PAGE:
Stone Crab season opens up on October 15th which means crab trap buoys will be lined up throughout the river providing anglers a great opportunity to target Triple Tail. The best way to look for them is by cruising down the crab trap lines and channel markers with the hope of seeing one. If you do see one, turn around and toss a shrimp on a jighead towards the buoy or channel marker and it shouldn’t be long before that Triple Tail eats your shrimp! There have been a lot of keeper Mangrove Snapper caught recently as well. Look for them around structure and you can catch them on live shrimp or smaller finger mullet with a weight to try to pick out the larger ones. If we start seeing some cool fronts this month, you can expect to hear reports of Sheepshead, Black Drum and Pompano making the catch list inshore.
September’s offshore surface bite was pretty lackluster, but is typical for September here. Plenty of Kingfish were around with a few Sails and Mahis in the mix. We can expect to see more Mahis, Sails and Blackfin Tuna making their way to the fillet tables in October as we typically have a consistent pelagic bite in October. Before Hurricane Ian, we had some of the most consistent Mahi fishing of the month so that will hopefully be a sign of good things to come. You will see a lot of boats find their success by kite fishing with live Threadfins and Goggle Eyes as well as a lot of boats switching over from slow trolling live baits to trolling ballyhoos. We can also expect a few Wahoo to be caught around this month’s full moon on the 9th. October offers us the opportunity for some of the best local Wahoo fishing of the year.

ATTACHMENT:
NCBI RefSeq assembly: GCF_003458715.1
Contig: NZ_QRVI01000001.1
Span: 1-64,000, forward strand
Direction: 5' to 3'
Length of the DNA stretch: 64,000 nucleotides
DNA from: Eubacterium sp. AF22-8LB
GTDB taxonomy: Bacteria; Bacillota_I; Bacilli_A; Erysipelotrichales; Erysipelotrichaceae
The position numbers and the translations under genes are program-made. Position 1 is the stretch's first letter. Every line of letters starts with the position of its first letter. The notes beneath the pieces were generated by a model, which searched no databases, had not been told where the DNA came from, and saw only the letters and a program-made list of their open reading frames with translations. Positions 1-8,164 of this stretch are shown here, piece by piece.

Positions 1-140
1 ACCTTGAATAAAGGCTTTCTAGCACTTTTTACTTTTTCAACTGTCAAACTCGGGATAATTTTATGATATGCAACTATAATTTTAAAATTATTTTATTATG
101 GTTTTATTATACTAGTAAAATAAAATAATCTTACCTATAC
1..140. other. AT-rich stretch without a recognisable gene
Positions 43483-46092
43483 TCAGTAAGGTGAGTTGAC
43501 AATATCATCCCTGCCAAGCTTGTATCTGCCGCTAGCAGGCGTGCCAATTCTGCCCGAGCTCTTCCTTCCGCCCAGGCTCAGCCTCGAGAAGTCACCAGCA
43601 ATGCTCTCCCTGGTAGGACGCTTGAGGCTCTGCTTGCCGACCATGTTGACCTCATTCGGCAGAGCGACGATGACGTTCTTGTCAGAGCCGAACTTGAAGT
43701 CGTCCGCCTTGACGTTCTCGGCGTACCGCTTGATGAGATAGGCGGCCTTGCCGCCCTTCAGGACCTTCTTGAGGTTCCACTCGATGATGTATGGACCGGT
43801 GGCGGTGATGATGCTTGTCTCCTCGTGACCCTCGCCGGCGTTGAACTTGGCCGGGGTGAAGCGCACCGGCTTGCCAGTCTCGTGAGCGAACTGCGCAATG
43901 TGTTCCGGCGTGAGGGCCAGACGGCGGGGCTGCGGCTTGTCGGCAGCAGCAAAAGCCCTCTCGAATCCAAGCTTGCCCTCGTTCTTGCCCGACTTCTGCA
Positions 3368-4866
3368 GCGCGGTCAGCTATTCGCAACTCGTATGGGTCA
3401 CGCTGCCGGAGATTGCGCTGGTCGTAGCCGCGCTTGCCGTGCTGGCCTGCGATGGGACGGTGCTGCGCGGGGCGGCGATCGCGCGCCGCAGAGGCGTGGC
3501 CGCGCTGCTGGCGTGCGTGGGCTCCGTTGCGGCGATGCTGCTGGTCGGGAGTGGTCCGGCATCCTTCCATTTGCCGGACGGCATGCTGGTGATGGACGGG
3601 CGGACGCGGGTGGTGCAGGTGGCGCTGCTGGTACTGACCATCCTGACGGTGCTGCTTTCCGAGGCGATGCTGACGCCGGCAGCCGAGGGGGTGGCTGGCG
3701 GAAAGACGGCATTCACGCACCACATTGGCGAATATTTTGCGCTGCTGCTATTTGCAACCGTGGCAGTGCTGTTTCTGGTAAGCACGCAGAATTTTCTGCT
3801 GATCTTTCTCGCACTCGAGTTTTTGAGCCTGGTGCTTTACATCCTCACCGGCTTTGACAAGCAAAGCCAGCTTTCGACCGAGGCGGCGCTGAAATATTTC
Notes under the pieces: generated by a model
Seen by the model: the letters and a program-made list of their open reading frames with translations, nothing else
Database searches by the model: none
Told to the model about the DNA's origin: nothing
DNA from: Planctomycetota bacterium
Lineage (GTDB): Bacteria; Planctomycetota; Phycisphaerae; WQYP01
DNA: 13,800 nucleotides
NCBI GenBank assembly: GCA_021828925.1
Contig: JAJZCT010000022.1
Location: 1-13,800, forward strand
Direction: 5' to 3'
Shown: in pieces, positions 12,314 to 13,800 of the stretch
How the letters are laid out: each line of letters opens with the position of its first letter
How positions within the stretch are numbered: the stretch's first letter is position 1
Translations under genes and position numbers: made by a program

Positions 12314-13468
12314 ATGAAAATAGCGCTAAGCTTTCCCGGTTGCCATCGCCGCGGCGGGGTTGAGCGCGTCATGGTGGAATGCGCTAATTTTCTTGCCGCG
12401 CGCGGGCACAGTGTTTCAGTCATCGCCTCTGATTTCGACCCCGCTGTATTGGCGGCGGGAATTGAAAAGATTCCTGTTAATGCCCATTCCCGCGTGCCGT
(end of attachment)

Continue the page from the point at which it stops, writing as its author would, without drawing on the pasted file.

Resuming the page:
For those bottom fishing, Vermillion Snapper, Mutton Snapper, Mangrove Snapper, Lane Snapper, Amberjacks, Almaco Jacks have all made the catch list recently. For those targeting Vermillions and Lanes, fishing chicken rigs with squid will be the most effective method and will provide an opportunity for a variety of other species as well. Vermillions have been caught from 60’-140’ as well as some bigger ones caught at Pushbutton Hill. For the Mangrove and Mutton Snapper, fishing with live baits or dead baits such as Bonito strips, grunt plugs or ballyhoo should be able to get you a bite. Be sure to fish a longer leader as these fish do become leader shy at times. If you want to battle with some Amberjacks, fishing wrecks with live baits and heavy tackle is going to be your best bet.
Surf Fishing Report